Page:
6 things you didn't know about ants, and how to kill them
Ants are marvelous creatures.
They're organized, brave, strategic – and you may have heard about how certain ants can lift up to 50 times their body weight.
But here's where ants aren't so marvelous: In your home.
Ants are among the most-common household pests in the world, parading through the kitchens, bathrooms and living spaces of city dwellers and suburbanites alike.
Of course, it's easy to dismiss their presence as a harmless nuisance, but when you find them in your loaf of bread, swimming at the bottom of your lemonade or worse, tangled in your hair, a line has to be drawn.
The good news? Ants are fairly easy to eradicate if you take the proper measures, and according to a 2015 Raid® consumer survey, the majority of Americans (82%) say that they aren't afraid to handle the problem themselves.
However, as with any pest, the more you know about them, the smarter you can be when it comes to getting rid of them.
Here's some “ant-astic” trivia that can aid you in your next bout with those crafty, six-legged interlopers.
1. Who run the world?
Ants build sophisticated societies with a distinct and entrenched social order: The queen (or several queens, in some cases) is the colony's sole way to reproduce and most important member; the queen is guarded by a group of soldier ants, and the remaining population works to feed the colony.
Funny enough, most of the colony is female — soldiers and workers included. Male ants exist purely to mate, and then die shortly after.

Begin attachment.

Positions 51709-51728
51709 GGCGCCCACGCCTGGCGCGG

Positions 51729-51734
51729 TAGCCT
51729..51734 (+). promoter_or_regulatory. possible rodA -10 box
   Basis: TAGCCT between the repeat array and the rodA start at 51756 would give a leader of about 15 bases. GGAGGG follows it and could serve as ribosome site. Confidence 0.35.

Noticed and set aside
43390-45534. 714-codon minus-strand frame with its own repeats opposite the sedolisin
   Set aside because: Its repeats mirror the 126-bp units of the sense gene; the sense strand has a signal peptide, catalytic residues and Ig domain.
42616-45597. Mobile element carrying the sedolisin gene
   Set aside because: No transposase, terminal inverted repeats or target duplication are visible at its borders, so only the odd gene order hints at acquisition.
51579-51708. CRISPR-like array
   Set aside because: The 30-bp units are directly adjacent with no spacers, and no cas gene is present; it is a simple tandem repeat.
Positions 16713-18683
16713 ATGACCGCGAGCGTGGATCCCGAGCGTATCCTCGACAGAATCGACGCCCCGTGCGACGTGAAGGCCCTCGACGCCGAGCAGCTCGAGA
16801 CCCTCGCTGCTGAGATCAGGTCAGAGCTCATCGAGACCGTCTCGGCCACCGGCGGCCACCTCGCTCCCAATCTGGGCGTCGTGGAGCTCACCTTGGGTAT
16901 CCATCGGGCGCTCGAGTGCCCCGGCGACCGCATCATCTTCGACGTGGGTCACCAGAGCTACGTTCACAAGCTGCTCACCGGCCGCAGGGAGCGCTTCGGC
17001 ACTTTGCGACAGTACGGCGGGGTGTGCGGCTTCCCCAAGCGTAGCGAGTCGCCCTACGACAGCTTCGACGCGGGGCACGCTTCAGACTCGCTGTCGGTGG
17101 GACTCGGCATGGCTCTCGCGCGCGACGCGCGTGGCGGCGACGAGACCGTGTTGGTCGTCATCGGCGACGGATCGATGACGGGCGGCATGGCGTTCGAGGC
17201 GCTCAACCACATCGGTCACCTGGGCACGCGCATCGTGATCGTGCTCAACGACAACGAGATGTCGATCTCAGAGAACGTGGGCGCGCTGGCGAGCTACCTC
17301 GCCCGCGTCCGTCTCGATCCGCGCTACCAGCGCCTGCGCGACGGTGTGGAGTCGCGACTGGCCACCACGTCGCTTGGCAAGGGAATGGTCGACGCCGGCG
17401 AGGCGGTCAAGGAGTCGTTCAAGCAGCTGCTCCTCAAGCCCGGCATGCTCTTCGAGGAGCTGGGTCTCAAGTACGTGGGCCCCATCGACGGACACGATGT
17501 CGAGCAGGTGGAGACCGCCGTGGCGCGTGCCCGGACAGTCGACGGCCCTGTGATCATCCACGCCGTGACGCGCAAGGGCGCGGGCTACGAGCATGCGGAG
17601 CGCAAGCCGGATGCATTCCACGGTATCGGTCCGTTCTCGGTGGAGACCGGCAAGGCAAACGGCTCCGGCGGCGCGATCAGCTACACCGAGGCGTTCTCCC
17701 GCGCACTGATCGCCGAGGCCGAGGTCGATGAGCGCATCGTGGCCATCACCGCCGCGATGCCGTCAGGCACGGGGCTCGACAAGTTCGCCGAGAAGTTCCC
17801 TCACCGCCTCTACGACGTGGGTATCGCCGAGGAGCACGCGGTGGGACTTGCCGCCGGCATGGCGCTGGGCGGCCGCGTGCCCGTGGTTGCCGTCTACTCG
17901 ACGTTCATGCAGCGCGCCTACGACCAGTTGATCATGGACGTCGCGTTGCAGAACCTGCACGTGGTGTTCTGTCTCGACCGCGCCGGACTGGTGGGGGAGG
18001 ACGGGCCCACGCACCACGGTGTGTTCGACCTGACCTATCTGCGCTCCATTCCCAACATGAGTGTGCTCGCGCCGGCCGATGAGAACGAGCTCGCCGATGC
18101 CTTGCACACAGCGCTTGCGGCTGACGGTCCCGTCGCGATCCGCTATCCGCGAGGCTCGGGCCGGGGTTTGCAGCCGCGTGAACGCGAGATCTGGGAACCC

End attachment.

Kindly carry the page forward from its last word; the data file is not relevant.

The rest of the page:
Tip: Succession can be complicated. So when ridding your house of ants, your number one priority should be taking out the queen. Without reproductive resources, the colony will fold in no time.
2. Follow the leader
When you see ants marching across your kitchen counter in a straight line, it isn't because they think it looks fancy. Rather, each ant in the line is following a pheromone trail left by the first ant to ever travel that route. Pheromones are chemical signals that ants lay down to attract and guide other ants to locations, such as food sources. The more ants that use the trail, the stronger the pheromone scent becomes.
Tip: Pheromone trails make it fairly easy to predict where ants will enter and exit your home. Monitor popular ant thoroughfares and strategically deploy baits along those routes.
3. Only the good die young
You can have an ant infestation for a year and potentially never see the same ant twice. Ant colonies are built for longevity, and can survive as long as the queen continues to populate the community, but some worker ants, on the other hand, only have a life span of up to a month.
Tip: When controlling ant invasions in your home, it's important to focus on eliminating the source — not just the current wave making its way across your dinner table. Use baits to get active ingredients into the colony and kill ants where they hide.